Music Q&A: Maza Blaska
Hailing from Columbus, Maza Blaska’s 2011 debut, Storyteller, was a colorful, jangly excursion of earthy, world-flavored orchestrations. Storyteller was rich in narrative, shrouded in tales of far-off lands and ancient roots that were offset by the rosy pop of their six member multi-instrumental arrangements.
Brite Winter Fest talks to Sam Corlett about how the band got together, performing with their rotating cast of collaborators, and their first time in Cleveland.
Maza Blaska originally formed between you two, Yoni and Sam. How did the rest of the band fall together?
I love remembering how we all came together, there were a lot of great culminating circumstances that led to Maza Blaska forming as a full band. When Yoni studied abroad in Jerusalem in 2008, he set out
Yoni posted his work on Myspace, where he received a lot of feedback from friends who were interested in what he would do with the music when he returned to Columbus. I remember getting excited about the potential of a group when Kyle Charles, who had played bass with Yoni in the past, wrote that he liked the songs. He’s been with us and supportive of the music and our vision from the very beginning.with a plan to write and record a demo of his music. I was back home in Columbus, serving as a sounding board resource and occasionally recording vocal harmonies at home to be built into the songs. When a collection of material began to form, it was Yoni’s intention to bring those songs back to Columbus to play with a full band of performers. Him and I had fallen in love playing music together in the Spring and Summer before he left for Israel. I was in a rock band at the time (Karate Coyote), and Yoni and I had an acoustic act that we called The Curiosities. We wanted to take the Curiosities to the level of intensity that the rock band I was playing in had, because we knew our music was good and would be even better with more players, especially a slammin’ rhythm section. We wanted that energy and to develop the songs in that way.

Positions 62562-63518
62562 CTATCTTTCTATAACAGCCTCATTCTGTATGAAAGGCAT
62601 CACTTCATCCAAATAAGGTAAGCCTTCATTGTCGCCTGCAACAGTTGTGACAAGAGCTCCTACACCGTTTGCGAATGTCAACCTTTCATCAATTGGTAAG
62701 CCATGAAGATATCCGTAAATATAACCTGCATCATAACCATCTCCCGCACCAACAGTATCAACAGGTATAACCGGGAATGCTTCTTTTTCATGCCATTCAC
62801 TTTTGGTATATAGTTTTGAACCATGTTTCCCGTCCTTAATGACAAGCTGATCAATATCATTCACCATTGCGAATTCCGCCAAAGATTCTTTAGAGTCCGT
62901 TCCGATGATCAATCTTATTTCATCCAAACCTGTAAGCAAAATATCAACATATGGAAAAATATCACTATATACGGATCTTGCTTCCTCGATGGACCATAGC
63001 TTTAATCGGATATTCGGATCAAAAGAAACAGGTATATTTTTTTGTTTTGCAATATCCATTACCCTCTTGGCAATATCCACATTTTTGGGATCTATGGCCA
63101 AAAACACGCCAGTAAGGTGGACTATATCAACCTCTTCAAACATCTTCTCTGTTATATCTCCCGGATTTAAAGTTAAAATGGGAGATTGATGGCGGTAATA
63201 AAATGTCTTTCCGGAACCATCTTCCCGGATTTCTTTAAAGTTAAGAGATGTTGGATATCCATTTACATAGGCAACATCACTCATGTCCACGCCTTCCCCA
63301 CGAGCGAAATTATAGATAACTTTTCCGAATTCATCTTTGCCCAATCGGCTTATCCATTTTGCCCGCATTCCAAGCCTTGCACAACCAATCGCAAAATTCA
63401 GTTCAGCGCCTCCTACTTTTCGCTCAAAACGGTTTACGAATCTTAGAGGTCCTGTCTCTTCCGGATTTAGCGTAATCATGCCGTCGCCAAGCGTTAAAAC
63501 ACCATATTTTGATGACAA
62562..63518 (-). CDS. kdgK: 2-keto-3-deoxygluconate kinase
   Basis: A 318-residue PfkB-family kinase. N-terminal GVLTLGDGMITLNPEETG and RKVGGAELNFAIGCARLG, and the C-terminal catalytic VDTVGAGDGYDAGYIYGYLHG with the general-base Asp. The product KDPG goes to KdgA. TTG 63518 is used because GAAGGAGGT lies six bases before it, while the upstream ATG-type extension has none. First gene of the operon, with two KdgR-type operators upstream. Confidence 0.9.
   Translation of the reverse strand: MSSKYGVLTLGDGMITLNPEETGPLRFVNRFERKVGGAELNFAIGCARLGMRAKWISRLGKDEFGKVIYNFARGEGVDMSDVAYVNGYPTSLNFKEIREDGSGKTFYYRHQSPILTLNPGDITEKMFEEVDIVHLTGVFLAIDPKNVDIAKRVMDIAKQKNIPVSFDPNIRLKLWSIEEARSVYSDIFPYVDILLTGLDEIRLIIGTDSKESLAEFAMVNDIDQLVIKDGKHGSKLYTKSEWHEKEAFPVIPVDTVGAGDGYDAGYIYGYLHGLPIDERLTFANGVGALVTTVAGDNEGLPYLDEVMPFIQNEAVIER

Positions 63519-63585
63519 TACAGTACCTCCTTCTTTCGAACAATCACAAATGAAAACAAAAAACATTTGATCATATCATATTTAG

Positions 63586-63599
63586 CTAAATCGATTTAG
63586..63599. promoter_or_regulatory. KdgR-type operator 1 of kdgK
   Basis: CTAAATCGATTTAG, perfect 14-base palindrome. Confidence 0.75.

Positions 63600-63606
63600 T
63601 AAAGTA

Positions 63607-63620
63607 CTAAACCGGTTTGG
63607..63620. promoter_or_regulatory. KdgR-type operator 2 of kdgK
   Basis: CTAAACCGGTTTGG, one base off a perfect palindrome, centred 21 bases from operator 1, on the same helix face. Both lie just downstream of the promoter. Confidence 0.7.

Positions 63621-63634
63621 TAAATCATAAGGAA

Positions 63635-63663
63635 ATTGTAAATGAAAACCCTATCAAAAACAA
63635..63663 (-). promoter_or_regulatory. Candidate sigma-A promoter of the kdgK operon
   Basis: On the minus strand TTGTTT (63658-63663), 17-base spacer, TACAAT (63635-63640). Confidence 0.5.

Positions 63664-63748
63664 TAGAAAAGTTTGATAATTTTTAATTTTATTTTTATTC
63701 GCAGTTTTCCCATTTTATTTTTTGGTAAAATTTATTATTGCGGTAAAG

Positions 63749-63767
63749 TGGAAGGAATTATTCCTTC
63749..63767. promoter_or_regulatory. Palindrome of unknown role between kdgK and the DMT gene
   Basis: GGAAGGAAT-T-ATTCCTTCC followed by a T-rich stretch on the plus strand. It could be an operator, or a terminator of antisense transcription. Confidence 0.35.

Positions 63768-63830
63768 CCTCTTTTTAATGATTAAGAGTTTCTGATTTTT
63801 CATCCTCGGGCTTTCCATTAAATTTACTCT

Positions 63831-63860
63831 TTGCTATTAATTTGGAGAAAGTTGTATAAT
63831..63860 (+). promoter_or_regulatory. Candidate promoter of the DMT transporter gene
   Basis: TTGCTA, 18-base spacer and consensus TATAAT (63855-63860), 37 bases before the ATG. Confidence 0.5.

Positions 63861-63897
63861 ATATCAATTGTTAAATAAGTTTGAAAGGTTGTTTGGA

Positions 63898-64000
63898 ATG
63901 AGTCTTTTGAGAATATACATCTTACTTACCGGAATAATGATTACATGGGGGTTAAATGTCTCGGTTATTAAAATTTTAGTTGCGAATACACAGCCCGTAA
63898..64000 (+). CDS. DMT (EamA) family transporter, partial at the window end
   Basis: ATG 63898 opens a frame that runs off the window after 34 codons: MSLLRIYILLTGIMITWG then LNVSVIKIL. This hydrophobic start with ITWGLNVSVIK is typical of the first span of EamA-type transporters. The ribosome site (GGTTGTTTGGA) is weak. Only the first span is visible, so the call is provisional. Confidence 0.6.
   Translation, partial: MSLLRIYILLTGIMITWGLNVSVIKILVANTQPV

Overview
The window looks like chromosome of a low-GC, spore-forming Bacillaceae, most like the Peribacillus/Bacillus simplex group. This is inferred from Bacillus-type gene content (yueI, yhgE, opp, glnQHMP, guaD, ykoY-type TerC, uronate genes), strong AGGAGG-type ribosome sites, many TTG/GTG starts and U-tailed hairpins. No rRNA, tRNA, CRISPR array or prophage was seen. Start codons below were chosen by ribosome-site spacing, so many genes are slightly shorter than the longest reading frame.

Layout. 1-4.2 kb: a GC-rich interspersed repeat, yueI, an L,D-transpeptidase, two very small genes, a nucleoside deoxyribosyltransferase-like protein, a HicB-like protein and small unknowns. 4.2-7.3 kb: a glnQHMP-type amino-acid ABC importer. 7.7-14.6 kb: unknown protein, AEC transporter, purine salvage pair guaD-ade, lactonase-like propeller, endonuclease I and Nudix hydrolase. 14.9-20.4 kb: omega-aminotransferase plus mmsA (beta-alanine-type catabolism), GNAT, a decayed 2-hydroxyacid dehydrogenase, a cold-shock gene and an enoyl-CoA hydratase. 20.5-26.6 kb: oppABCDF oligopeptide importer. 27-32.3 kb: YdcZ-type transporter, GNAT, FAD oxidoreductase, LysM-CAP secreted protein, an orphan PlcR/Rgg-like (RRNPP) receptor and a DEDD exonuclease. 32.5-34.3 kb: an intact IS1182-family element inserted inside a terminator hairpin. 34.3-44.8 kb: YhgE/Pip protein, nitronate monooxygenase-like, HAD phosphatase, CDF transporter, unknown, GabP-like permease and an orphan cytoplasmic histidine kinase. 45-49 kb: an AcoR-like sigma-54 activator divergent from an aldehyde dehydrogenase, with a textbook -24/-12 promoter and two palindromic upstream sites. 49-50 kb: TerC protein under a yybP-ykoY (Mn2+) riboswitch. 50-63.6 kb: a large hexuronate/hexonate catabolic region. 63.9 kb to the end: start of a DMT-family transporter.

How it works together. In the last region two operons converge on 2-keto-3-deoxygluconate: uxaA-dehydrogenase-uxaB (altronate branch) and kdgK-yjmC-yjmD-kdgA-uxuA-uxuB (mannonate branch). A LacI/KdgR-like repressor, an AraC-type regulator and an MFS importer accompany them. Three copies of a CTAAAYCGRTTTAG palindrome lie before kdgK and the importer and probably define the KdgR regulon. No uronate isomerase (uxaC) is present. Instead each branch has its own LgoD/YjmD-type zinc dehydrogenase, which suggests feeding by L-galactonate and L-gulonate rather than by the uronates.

Our first drummer was Tim Murray, a good friend of ours who I have always thought was the most entertaining drummer to watch because his personalty really came out. Watching him and hearing him play was always really exciting for us, but he had just gotten married and was expecting his first child, so our time was limited. We liked the idea of Maza Blaska becoming an open ensemble, which made it easy for us to convince a large number and wide variety of players to jam, record, and play shows with us- because there was little commitment and lots of fun. The songs really changed over time, thinking back- they have had many different arrangements and forms. Structuring the band in a way where Yoni and I were the bandleaders, teaching our songs to different players, learning and writing new parts, witnessing incredible musicianship from old and new friends; it gave Maza Blaska its own collective culture that we were creating together. A lot of our members, past and present, play in other bands or as solo artists. We were longtime fans of our friends’ music — especially of Blake Miller, Ryan Dyson, Tyler Evans, & Dane Terry — and we were eager to play with them.